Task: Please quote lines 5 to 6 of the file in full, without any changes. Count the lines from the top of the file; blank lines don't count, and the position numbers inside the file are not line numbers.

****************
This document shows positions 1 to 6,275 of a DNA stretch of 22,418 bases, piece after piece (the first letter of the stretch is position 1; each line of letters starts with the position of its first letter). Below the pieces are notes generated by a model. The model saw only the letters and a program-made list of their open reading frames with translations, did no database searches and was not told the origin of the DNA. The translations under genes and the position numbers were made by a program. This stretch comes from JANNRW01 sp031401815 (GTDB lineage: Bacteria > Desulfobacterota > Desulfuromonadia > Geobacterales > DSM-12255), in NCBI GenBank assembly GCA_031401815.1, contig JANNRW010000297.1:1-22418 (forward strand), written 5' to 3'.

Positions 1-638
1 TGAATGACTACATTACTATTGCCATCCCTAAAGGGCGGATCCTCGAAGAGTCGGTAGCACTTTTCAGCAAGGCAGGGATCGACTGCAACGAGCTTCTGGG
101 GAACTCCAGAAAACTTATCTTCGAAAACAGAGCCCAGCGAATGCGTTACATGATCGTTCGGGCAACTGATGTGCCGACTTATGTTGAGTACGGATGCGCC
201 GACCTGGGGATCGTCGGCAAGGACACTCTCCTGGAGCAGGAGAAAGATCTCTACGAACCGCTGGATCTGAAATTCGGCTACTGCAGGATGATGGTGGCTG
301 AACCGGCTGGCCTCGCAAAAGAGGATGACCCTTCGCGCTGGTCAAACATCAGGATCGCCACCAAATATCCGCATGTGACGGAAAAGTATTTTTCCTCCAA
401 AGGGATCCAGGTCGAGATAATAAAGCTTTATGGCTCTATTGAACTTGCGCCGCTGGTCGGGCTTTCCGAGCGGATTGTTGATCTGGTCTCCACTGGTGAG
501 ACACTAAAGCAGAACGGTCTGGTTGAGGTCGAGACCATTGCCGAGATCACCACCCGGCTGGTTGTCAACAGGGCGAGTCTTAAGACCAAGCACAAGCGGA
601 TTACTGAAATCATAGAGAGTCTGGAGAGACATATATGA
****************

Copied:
201 GACCTGGGGATCGTCGGCAAGGACACTCTCCTGGAGCAGGAGAAAGATCTCTACGAACCGCTGGATCTGAAATTCGGCTACTGCAGGATGATGGTGGCTG
301 AACCGGCTGGCCTCGCAAAAGAGGATGACCCTTCGCGCTGGTCAAACATCAGGATCGCCACCAAATATCCGCATGTGACGGAAAAGTATTTTTCCTCCAA